MLS could be headed for a work stoppage
FOXBOROUGH — Major League Soccer teams having been training all over the world in preparation for the league’s 15th season. But an impasse in collective bargaining is raising doubts about the season opener, a Seattle Sounders-Philadelphia United match scheduled March 25.
Those who experienced the work stoppage in the North American Soccer League in 1979 are wondering whether both sides are familiar with the history of labor problems in professional soccer.
“Following the NASL’s two most successful seasons, the players struck,’’ recalled local attorney Steve Gans. “In 1977 and ’78, NASL teams had a lot of success and were getting TV contracts. The league had momentum and teams like the Tea Men were getting 30,000 [at Foxboro Stadium] going head to head with a Red Sox-Yankees game at Fenway.
“Then, the first TV game they had on Channel 4, [the Tea Men] used replacement players against the Philadelphia Fury. There was a crowd of 400 rattling around at Veterans Stadium, which tells you the quality wasn’t good.
“As is always the case, Americans need to see a high standard. The Tea Men had players like Mick Flanagan and Gerry Daly on the team and they were calling in freshmen and sophomores in college to take their place. I was at Cornell and I got a call, but I wouldn’t do it.’’
The official attendance at that Fury-Tea Men game on April 14, 1979, was 3,291. Five days later, the Tea Men and Houston Hurricane performed before a crowd of 653 at the Astrodome.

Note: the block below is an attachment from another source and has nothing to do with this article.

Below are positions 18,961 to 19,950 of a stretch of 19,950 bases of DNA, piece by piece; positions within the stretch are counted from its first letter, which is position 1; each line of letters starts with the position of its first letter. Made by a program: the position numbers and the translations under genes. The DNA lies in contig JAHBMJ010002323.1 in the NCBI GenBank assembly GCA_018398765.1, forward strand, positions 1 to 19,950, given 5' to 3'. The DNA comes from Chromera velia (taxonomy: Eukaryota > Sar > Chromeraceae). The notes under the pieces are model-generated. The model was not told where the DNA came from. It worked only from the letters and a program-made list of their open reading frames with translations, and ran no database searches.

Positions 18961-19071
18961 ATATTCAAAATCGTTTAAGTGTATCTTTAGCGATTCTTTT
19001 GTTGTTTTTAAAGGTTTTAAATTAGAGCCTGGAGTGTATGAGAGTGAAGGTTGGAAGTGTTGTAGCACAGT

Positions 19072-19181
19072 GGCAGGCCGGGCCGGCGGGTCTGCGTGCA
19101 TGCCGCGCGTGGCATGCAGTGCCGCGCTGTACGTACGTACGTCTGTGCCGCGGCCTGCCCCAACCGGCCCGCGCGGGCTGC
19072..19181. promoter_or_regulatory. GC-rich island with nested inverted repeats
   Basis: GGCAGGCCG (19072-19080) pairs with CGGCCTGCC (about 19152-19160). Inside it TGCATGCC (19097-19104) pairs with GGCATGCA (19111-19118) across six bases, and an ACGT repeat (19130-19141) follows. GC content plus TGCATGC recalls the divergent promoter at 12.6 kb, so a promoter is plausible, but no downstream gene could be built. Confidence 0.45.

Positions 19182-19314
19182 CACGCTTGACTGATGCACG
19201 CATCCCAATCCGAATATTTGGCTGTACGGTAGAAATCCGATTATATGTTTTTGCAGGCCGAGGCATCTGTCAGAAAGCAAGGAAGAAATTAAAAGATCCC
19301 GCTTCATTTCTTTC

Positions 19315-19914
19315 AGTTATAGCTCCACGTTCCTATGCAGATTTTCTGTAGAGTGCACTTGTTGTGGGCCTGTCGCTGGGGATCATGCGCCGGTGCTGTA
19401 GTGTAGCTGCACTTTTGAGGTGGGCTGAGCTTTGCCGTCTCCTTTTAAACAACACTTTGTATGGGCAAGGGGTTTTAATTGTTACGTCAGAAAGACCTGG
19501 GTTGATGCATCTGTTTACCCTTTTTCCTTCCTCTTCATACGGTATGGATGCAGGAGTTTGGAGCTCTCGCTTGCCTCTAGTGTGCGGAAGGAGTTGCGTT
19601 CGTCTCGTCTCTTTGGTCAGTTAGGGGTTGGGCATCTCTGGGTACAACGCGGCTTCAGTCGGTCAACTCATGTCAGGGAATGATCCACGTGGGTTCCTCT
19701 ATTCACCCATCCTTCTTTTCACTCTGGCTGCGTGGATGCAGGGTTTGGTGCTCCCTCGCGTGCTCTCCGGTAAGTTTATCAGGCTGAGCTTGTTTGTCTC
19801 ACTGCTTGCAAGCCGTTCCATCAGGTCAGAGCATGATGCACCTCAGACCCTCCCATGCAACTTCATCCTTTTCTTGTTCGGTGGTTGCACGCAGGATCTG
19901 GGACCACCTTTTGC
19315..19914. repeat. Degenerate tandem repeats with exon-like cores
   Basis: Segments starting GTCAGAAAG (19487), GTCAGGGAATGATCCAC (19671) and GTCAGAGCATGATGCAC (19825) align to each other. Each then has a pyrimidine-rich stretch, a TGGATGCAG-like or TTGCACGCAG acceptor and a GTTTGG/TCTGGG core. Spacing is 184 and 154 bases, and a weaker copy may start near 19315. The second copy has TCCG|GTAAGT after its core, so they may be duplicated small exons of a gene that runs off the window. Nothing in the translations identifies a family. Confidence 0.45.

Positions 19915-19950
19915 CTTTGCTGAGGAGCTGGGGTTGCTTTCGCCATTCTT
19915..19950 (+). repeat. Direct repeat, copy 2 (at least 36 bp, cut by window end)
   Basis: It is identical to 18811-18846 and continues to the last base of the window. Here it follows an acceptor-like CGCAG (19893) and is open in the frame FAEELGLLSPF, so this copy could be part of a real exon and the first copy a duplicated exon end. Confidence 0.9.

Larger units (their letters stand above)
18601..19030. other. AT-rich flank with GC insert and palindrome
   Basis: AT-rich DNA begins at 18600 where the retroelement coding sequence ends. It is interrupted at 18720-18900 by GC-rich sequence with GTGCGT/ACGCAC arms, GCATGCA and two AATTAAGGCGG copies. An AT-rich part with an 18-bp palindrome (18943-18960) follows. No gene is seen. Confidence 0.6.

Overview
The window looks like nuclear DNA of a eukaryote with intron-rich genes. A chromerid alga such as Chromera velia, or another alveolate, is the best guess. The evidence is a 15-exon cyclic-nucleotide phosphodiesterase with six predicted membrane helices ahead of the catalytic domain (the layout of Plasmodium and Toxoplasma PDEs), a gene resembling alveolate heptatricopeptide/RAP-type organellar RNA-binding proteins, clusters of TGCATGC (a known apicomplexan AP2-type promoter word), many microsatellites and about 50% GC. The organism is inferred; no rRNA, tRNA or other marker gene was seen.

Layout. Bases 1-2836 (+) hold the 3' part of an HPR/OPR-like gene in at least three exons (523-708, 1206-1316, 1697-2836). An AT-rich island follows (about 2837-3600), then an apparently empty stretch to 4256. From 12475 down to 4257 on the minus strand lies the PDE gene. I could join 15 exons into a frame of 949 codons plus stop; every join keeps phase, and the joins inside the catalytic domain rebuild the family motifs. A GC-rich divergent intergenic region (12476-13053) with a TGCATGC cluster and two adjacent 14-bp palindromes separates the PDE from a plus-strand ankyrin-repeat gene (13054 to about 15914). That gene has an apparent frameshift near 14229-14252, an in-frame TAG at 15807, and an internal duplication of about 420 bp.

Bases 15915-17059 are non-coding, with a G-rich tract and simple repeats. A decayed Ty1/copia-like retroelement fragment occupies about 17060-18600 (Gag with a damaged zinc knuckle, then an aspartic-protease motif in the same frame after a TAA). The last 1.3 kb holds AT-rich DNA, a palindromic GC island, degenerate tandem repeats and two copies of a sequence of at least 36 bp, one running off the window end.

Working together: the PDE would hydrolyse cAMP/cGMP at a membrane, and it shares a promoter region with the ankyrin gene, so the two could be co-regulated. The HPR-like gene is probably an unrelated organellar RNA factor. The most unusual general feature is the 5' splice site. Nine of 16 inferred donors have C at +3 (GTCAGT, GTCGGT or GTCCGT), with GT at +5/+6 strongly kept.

“Of all the things that led to the NASL’s demise, that [strike] was one of the top five things,’’ Gans said. “Not enough people cared about it to keep the momentum going. The critical mass wasn’t there; there weren’t enough roots set down.’’
Gans finds it disturbing that the NFL Players Association was involved in funding both the NASL strike and the lawsuit that challenged the structure of the MLS. In 2001, four years into the legal proceedings regarding Fraser et al v. Major League Soccer, Gans offered to organize an alternative players union in an attempt to reach a settlement.
“But management believed they were on the way to winning the lawsuit,’’ said Gans, now chief operating officer and general counsel of Jessica’s Biscuit/ecookbooks.com. “And their position was, ‘We’ve spent $10 million on legal fees for something we shouldn’t have had to defend, at least not now, a year into the start of the league, and that money could have gone to the players.’
“The timing [of the suit] was terribly wrong. This was a nascent league. And that inspired enmity and resentment from the owners and is probably making them less agreeable and open to being generous now. Again, that was something that was antithetical to the progression of soccer in this country.
“It’s the Santayana Rule. If we don’t learn from the past, we keep making the same mistakes over and over again. It’s a different set of facts, certainly, but a stoppage will set the league back, as it did the NASL, which never recovered.
“I always look to what helps soccer and what retards its growth, and events like this dramatically hurt the sport. There is no way a work stoppage is going to help anything. There’s not enough momentum in this league, and even if there were, you can look at what happened with the NASL, which had tremendous momentum.’’